Whale Sharks Coming Early to Donsol, says WWF

Whale Sharks Coming Early to Donsol, says WWF

The magnificent butanding swims in Donsol, Sorsogon in the Philippines (Photo by Jurgen Freund/WWF)

The magnificent butanding swims in Donsol, Sorsogon in the Philippines (Photo by Jurgen Freund/WWF)

More and more whale sharks (known in the Philippines as butanding) are being seen arriving earlier than usual off the waters of Donsol, Sorsogon, the World Wide Fund (WWF) reported.

The whale shark is a frequent visitor to the Coral Triangle ecoregion of which the Philippines is a part. Nongovernment and development organizations have initiated programs to protect this fragile, yet very valuable marine ecosystem.

In the report, the WWF said Philippine sightings of the magnificent butanding have begun as early as November.

The whale sharks usually come in from December to May, which is the start of the butanding season in Donsol, one of the few places where whale sharks are known to congregate.

The fishers in communities around Donsol used to kill and slaughter whale sharks for their meat, but eventually turned to protecting the gentle giants for ecotourism.

Community members now act as guides for butanding sightseeing tours which proved to be more lucrative than hunting the animals. Local and foreign tourists would often flock to Donsol for a chance to “interact” with the butanding or even swim alongside the animal.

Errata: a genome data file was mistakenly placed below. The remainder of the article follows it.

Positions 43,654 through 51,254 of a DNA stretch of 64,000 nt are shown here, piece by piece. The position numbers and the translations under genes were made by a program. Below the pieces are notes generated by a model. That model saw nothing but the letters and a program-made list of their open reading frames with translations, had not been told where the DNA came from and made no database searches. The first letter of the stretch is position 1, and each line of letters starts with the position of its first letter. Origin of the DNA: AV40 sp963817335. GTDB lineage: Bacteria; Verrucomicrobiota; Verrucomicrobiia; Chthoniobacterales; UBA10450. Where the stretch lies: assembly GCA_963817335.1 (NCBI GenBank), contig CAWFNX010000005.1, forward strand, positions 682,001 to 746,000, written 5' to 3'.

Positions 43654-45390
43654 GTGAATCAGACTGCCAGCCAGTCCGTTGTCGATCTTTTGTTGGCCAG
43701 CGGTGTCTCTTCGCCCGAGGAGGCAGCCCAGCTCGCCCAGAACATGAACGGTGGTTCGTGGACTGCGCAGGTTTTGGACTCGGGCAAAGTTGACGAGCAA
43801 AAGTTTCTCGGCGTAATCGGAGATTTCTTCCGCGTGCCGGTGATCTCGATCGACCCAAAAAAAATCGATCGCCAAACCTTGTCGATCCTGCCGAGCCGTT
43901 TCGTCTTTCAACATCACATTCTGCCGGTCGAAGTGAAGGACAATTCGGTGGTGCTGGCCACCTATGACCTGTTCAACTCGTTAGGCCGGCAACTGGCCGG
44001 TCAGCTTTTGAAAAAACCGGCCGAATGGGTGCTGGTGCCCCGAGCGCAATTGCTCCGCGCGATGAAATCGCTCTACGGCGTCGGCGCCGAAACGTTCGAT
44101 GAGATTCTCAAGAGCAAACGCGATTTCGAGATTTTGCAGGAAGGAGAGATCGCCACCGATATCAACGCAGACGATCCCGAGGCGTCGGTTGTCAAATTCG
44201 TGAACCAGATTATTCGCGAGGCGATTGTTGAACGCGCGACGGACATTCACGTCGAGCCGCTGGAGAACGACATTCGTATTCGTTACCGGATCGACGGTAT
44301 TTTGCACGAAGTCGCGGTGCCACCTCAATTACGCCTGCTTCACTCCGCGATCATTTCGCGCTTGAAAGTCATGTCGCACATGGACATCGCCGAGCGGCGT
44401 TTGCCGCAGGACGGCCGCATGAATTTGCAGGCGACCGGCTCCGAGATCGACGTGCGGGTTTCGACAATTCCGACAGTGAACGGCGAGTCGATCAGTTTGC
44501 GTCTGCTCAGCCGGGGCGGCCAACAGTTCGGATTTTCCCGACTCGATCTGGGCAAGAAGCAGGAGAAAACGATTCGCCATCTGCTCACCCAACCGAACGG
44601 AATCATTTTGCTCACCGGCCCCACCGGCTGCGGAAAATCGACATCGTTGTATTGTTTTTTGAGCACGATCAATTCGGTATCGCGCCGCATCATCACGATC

“Whale sharks congregate in Donsol because of all the food,” said WWF-Philippines Project Manager Raul Burce. “Plankton blooms occur when nutrients are discharged by Donsol’s rivers. To ensure that the bay remains healthy, we must protect Donsol’s rivers.”

WWF is also studying the composition and range of food in and around the bay and that extensive plankton and water parameter studies are being regularly conducted in strategic stations.

Computer-assisted whale shark photo identification, as well as satellite tagging, which the WWF has been spearheading since 2008, are being continued to establish the number of sharks visiting Donsol, and to better understand where they go, and when.

Five years of research have already identified 380 whale sharks in Donsol, the WWF said.


(Story and photo courtesy of WWF. View the original article here.)

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